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Theatre: And the grass wouldn't go away

By Robert W. Bethune
ART TIMES Sept/ Oct 2012

I am fundamentally lazy and have been all my life. It plays out in a certain way: it makes me constantly search for easier and more efficient ways of doing things. For example, when personal computers capable of word processing first came out in the early 1980’s, I was on that baby like a fly on honey the moment I realized I would never have to retype a whole page in order to fix an error again. That, my friends, was a true moment of joy.

Despite doing theater for decades, one aspect of it still bothers my lazy soul: there’s such a horrible lot of stuff you have to do to make it happen that doesn’t actually contribute very much to the core experience. Stuff like scrabbling around looking for props, wasting day after day driving around and around and around. Endlessly building costumes and scenery, when you know that one of two things will happen to it: it will either get thrown away or it will get stuffed into storage and never seen again. Or worse: one of the most beautiful costumes I’ve ever had done for a show fell into the hands of some other people and got butchered to fit someone it was never meant to fit. On and on it goes, hour after hour of work that is necessary, but not fundamental, not a part of the core of the art.

And what is the core of the art? Actors and audience who share the same air. You don’t need a set for that. You don’t need a costume for that. You don’t need lighting for that, though I choke as I write those words, because I love lighting. You don’t need props, or makeup, or sound. You just need actors and an audience.

But wait. Is that true?

Let me tell you a story.

I saw a performance that came pretty close to filling my minimalist bill. It was Shakespeare, done in a tent with risers. (Yes, you do need a space of some kind, and one that keeps out the rain is better than one that doesn’t. One that allows people to see well is better than one that doesn’t.) They had costumes, which were very simple and generic, obviously made to be re-used. (Reusable is good. Capital expenditure is good; operational expenditure is bad.) They were even barefoot, which was kind of cute.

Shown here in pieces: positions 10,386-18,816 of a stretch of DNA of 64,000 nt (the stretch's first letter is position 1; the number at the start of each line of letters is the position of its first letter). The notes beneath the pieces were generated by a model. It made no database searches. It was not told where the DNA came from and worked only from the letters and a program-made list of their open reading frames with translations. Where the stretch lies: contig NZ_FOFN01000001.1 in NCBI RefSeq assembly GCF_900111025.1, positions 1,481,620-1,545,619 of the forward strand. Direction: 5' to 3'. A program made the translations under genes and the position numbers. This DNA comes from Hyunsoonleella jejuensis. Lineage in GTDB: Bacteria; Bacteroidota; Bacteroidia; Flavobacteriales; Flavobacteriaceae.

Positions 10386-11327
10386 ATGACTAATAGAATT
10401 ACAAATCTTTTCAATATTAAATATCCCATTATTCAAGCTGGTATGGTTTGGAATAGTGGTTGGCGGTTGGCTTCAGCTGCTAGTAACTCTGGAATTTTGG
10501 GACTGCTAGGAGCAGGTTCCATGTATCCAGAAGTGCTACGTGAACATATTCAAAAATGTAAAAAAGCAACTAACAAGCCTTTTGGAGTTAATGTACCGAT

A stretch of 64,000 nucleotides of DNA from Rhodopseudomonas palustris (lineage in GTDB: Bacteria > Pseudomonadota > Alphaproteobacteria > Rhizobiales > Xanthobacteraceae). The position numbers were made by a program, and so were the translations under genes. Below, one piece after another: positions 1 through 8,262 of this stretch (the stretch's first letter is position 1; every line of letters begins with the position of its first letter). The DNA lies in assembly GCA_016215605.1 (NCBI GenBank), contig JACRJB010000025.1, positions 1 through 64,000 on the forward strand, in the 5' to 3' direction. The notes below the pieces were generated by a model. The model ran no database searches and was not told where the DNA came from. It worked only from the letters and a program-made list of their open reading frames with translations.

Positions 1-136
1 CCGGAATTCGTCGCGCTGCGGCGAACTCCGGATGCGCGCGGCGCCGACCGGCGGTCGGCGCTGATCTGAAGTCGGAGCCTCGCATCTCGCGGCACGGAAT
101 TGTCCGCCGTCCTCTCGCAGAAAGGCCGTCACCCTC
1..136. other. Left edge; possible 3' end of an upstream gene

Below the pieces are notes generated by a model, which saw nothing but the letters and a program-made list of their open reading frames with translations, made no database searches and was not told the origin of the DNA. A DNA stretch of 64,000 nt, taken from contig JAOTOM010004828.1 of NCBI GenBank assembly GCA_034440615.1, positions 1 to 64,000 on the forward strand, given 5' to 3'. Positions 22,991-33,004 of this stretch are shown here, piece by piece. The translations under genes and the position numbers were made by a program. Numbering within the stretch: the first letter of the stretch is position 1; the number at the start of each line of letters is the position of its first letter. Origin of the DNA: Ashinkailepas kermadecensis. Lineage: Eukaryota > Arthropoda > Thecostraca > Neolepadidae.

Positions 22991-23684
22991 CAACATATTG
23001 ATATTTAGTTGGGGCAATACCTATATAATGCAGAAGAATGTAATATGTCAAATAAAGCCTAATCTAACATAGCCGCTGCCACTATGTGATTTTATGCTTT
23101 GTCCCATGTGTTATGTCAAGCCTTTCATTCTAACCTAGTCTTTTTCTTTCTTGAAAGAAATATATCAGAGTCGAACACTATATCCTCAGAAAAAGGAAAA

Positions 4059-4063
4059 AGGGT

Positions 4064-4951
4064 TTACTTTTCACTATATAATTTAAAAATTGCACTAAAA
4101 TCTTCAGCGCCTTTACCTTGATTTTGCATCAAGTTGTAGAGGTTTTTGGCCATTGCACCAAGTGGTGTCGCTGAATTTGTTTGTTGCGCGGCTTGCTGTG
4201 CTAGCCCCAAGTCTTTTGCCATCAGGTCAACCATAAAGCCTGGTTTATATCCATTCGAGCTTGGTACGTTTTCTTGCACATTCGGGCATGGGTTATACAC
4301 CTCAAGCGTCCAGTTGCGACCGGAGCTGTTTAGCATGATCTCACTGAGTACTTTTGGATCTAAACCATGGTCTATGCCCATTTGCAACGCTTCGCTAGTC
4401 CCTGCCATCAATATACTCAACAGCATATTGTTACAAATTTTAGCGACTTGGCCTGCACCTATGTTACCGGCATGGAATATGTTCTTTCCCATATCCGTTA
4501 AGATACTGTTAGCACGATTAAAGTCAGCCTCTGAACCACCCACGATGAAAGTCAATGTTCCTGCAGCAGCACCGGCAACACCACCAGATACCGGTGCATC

There was just one flaw. It was the grass.

The tent had been set up on some nice lawn, mowed but left a bit long. There was no stage, no platforming, no ground cloth, nothing that demarcated a playing space, just an empty area between the tent wall and the risers. An empty area of grass.

And the grass wouldn’t go away.

The acting wasn’t bad; it should have drawn me into the story. And the play wasn’t bad; Shakespeare’s pretty reliable that way. The whole thing met my criteria pretty well, except that damn grass wouldn’t go away. It wouldn’t fade into the background and just let the performance be. It had to keep seizing my attention, reminding me of something missing, getting between me and the unreality I came for.

That damned grass ruined the show.

They needed a stage. They needed a demarcation of the playing space that would say, in three dimensions, “here is our story space; here is where the unreality becomes reality. Look into our space, O partakers, and see what we have prepared.” It was as if a chef prepared a perfectly good roast and then served it on the ground without so much as a picnic blanket under it.
In other words, they cut too close to the bone. There is a level of fundamental work that cannot be reduced. In this case, in addition to lugging a tent and risers around, and lugging costumes around, they also needed to lug a stage around, and they hadn’t done so.

And so the grass wouldn’t go away.

Even the laziest, most efficiency-seeking artist must, in the end, get off his butt and do what has to be done. The trick is figuring out exactly what that is.

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